Gorkha, March 28, 2017: As local-level elections inch closer, political parties have boosted their presence in villages in Gorkha. All the big parties have also intensified their hunt for right candidates.
Leaders and cadres — from central- to district-level — are busy with promotional programs at rural municipalities and municipalities. They are assessing their weaknesses and strengths, possible candidates, and aspirations of the locals, among others.
There are 94 wards in nine rural municipalities and two municipalities in the district. Each ward will elect five members, including the chair of the ward. Similarly, rural municipalities and municipalities will each have a president and a vice president, according to the Election Commission.
This means a political party, if it wants to contest in all rural municipalities and municipalities, has to field 492 candidates. And, 40 percent of them have to be female candidates.
Therefore, the parties have concentrated their efforts on the selection of candidates, with those who are socially, politically and intellectually influential topping the list of prospective candidates. The parties are even persuading independent candidates to come to their fold.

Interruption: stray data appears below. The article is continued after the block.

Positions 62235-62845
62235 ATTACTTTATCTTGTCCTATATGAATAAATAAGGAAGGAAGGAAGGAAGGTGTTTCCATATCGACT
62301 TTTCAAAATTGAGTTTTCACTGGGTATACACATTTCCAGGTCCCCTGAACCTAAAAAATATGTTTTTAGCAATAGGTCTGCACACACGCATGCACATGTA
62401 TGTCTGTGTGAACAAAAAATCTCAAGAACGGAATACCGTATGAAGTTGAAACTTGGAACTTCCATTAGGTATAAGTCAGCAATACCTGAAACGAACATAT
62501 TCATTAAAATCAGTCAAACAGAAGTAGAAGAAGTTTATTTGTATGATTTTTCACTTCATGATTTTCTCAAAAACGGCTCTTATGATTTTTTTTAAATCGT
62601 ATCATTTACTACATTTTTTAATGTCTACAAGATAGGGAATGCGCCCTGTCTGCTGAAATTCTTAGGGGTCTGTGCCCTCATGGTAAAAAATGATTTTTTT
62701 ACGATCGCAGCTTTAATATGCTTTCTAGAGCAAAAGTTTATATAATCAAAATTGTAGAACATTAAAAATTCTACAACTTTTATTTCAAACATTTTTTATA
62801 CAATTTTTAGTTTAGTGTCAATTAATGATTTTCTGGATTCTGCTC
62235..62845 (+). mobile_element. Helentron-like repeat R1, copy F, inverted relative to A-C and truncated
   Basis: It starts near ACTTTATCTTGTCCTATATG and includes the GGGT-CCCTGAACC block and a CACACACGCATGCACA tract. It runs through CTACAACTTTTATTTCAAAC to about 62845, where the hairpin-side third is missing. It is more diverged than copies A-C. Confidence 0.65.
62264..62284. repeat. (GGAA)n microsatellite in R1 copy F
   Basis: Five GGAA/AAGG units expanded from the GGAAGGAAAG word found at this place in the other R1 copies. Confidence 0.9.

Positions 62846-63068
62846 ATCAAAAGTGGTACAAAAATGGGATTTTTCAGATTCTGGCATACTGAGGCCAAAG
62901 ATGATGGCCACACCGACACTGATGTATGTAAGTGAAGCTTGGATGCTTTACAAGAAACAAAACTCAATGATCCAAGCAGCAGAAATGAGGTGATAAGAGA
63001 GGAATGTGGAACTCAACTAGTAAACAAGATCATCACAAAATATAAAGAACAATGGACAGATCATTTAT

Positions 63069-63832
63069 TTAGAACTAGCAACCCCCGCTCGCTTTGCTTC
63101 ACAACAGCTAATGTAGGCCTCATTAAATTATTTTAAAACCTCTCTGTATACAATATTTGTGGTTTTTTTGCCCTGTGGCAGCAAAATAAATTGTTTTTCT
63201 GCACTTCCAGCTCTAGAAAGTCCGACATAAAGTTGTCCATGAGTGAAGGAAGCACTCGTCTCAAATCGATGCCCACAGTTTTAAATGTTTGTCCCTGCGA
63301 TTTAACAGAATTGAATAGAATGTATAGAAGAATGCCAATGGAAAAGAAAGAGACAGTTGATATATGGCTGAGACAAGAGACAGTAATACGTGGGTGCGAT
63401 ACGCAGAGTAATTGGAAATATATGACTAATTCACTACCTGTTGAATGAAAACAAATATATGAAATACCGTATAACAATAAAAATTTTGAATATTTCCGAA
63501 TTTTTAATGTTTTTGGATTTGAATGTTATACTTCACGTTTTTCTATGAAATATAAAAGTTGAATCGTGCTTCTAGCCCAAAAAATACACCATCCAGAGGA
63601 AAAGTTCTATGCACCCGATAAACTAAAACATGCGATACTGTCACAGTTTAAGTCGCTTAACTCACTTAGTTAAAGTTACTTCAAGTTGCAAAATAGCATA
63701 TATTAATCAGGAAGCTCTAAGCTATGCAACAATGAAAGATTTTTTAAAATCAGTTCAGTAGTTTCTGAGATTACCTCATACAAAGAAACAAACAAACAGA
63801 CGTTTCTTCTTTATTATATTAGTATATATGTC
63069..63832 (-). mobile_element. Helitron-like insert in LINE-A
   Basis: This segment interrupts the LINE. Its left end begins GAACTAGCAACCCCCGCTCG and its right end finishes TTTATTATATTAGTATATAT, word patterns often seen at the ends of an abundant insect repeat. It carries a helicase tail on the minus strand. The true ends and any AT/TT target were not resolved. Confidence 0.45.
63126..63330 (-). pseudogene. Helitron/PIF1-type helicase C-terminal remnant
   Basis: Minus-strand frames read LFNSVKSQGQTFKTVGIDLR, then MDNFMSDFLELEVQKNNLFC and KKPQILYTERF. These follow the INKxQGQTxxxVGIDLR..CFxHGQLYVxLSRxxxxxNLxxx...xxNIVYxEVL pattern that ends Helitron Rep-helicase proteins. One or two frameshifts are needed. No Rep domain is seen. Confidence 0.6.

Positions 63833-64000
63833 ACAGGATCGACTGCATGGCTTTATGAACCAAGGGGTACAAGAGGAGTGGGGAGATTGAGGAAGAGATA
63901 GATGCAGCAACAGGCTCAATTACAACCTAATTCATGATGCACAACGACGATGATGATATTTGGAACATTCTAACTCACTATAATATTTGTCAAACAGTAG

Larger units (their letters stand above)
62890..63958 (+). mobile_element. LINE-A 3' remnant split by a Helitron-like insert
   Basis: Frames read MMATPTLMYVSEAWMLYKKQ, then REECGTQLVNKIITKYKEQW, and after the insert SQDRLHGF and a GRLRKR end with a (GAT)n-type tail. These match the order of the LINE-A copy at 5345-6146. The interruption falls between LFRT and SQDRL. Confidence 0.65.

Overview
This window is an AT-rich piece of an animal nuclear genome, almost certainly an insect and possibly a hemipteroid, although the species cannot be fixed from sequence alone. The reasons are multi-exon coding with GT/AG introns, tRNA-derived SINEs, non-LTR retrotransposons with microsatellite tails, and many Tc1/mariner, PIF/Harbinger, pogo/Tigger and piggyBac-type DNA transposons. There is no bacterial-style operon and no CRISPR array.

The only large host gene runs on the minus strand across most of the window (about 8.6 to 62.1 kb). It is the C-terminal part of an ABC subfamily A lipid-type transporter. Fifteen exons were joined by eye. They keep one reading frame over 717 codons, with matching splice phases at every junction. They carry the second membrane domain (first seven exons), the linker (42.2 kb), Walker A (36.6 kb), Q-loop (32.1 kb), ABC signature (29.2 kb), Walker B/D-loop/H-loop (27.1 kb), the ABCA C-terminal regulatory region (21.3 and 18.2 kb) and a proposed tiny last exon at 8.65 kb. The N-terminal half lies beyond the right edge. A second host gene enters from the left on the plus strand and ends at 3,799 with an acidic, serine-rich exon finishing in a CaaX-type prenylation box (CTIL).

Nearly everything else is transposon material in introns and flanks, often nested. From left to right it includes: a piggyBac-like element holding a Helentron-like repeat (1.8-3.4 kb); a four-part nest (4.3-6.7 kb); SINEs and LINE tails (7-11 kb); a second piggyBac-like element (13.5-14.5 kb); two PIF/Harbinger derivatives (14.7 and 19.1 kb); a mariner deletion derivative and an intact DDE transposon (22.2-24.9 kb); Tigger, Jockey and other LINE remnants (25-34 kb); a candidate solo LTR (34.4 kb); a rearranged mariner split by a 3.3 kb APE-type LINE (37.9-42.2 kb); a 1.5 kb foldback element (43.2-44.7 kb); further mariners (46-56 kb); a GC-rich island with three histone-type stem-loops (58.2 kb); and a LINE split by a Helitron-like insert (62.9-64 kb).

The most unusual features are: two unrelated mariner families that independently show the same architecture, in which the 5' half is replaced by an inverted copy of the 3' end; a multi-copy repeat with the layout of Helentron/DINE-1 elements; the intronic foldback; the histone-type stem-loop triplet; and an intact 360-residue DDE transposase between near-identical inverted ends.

According to locals, despite tough competition, the parties are doing their bit to nominate candidates unanimously. Given the compulsion of fielding too many candidates, which is quite new to them, the parties are scrambling to identify candidates that are better than those nominated by rivals, the locals said.
“Multiple promotional programs are being held every day. There is no time to waste. Leaders are actively engaged in preparations,” said Hari Bahadur Ghale, district president of the Nepali Congress. “The Nepali Congress, Gorkha, has been running massive election campaigns for the past week,” he said.
From the Nepali Congress, Chinkaji Shrestha is busy in Arughat, while Surendra Raj Panday has focused his efforts at Ajirkot and Abdul Satar.
According to Ghale, since this is the first election being held under the new structure, parties have to put in extra efforts. “Now, every nook and corner will have the state’s presence. No place will be left behind,” he said.
He added: “We are following the party’s direction. Necessary training and guidance have been given to the cadres. Preparations are going on in full swing.”
The CPN -UML and the CPN (Maoist-Centre) are also busy with reorganizing their local committees. They trying equally hard to attract as many strong candidates as possible and woo the voters.
“We are looking for candidates who can draw maximum votes. So our candidates have to be more influential than those of rival parties. We are trying to unanimously select candidates,” said Lekh Bahadur Thapa, district president of CPN (Maoist-Centre).
“We have to be aware of our strengths and weaknesses. It is also very important to study the mentality of the voters. For this, leaders have reached out to the remotest parts of the villages,” he said.
By Narahari Sapkota